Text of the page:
University of Georgia
The class assignment was to find an organization to help and make a memorable impression on its people. University of Georgia student Liberty Newberry felt her group’s 200-foot slip-n-slide, though fun, just wasn’t enough.
This summer, Newberry took “Leadership and Service,” a UGA College of Agricultural and Environmental Science course designed to help students gain an understanding of leadership as it pertains to their lives.
As part of the class, the students divide into teams for a service-learning project. Newberry and her five-man team decided to help an Athens-area Boys and Girls Club, and to get a little muddy while doing it.
The club’s needs were many, said Kyler Dennis, a team member. The adults there needed a break, and the kids needed a change.
The group felt there was one thing they could do for the club. All it took was a little time, water and 200 feet of plastic stretched down a hill to make a supervised, water-soaked field day for the kids.
“There are only four adults there with about 60 kids,” said Dennis, who is a junior majoring in business. “We really just wanted to take a load off of them for the day. For me, it was an eye opener. I’ve never really done any volunteer work at all.”
But was that enough?
“By throwing a field day for the kids, I don’t think I left a lasting impression,” said Newberry, a senior consumer foods major from Asheville, N.C.
As the group cleaned up, Newberry overheard a boy tell a club leader that he wanted to go to the club’s summer camp, but his mom didn’t have the money.
“They had a stack of forms for kids who couldn’t pay to go,” Newberry said.
Newberry decided then to raise money for children who couldn’t afford the camp, which costs $50 per child. She wanted to raise $450 to send nine children. She got $150 from family members. She rallied her classmates for the rest.
“They jumped on so quickly and were so willing to help out,” Newberry said. “It was really cool.”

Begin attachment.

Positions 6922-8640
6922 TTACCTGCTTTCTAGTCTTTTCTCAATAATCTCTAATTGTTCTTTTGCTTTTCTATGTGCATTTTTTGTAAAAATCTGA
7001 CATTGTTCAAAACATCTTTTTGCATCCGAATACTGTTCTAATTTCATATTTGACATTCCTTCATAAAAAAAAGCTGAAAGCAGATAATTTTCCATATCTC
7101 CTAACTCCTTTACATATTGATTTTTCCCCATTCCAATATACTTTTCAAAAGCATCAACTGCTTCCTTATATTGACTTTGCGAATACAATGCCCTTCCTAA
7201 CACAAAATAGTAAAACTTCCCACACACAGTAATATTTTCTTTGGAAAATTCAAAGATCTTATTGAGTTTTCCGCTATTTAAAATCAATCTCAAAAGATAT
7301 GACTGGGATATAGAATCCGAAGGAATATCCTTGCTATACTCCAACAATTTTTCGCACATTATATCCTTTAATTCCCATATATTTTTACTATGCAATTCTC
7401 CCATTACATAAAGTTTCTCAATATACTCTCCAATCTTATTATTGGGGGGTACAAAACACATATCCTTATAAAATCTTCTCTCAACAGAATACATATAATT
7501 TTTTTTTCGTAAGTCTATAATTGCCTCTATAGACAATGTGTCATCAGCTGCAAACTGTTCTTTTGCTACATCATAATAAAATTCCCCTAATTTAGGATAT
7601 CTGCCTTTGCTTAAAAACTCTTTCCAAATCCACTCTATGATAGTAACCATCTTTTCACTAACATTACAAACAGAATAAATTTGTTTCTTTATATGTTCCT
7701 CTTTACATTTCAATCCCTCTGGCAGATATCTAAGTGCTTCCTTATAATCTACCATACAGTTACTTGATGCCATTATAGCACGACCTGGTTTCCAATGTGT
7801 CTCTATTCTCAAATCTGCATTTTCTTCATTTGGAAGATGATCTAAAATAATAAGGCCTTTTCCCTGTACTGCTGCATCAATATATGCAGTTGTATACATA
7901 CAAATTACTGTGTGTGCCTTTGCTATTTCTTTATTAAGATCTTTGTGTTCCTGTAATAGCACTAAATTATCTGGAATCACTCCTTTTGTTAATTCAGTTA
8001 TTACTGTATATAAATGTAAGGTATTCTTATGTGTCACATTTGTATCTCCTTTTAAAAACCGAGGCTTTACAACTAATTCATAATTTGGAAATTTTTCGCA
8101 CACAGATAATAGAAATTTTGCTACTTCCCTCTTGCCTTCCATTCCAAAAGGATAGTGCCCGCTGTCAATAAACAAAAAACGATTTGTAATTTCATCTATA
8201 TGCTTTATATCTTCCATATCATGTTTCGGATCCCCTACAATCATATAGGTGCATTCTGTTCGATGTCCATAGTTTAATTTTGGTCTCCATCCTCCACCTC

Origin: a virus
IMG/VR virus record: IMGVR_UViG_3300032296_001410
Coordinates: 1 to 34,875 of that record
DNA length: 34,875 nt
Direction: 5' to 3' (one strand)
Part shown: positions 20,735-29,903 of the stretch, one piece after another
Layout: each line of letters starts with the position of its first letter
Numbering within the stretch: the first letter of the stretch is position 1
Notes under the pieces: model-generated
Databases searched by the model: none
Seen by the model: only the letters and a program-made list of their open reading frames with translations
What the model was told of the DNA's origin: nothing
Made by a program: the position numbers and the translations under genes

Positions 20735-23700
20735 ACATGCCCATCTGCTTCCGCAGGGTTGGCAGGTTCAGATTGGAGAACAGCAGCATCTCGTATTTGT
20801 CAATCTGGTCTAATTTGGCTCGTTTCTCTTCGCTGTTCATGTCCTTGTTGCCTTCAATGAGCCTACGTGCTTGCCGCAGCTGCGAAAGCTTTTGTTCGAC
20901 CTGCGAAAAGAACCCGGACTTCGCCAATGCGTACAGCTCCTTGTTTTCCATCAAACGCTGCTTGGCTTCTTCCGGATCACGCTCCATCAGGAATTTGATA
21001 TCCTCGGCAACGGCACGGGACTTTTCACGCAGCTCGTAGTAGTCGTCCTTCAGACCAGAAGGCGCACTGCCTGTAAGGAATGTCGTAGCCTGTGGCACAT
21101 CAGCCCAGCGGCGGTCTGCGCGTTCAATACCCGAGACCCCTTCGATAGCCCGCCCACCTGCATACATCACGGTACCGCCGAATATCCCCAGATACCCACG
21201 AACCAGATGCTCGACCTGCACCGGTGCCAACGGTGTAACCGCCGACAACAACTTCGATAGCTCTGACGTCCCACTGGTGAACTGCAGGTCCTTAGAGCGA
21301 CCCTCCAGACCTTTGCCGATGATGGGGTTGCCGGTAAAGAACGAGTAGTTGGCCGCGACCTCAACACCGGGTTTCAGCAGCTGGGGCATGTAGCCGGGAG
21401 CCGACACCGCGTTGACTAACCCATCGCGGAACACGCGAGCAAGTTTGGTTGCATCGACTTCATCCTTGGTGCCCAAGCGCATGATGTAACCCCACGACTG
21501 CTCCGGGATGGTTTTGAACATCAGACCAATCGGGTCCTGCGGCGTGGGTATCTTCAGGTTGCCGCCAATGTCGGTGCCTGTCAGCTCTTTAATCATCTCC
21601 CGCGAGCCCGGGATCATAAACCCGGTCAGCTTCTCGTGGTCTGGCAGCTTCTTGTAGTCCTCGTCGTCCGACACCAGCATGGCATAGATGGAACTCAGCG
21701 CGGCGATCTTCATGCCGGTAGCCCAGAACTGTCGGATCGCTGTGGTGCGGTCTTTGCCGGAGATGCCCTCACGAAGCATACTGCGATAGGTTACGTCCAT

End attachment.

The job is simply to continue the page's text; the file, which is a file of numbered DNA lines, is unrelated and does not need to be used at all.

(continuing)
The class is taught by CAES assistant professors Chris Morgan and Dennis Duncan.
“My objective is that the students understand where and who they are as leaders,” Morgan said. “How do you develop leadership skills in someone? That’s the question.”
Instead of using a textbook, Morgan and Duncan take a conversational approach. They then send the students out into the community to work. There the students learn whether they are leaders or supporters, their strengths and weaknesses and how to improve.
The instructors provide their students with a list of nonprofit organizations, ranging from animal shelters to the YMCA, in the Athens area. They give students free reign to determine an organization’s need and come up with a way to meet it.
It challenges students to identify and explore their potential, Duncan said. Morgan calls it authentic leadership.
“It’s really not trying to be someone you’re not,” he said. “It’s based on your values and strengths. If you’re not strong in an area, let someone else do it.”
The CAES students haven’t stopped working with the club. They are now trying to repair computers and have others donated to the club. A leadership day is in the works for this fall, and they are putting together a fund for the club to give summer camp scholarships.
“These kids need to have a fair shot,” Newberry said. “If they aren’t ever given the opportunity, then what chance do they have?”
(Stephanie Schupska is a news editor with the University of Georgia College of Agricultural and Environmental Sciences.)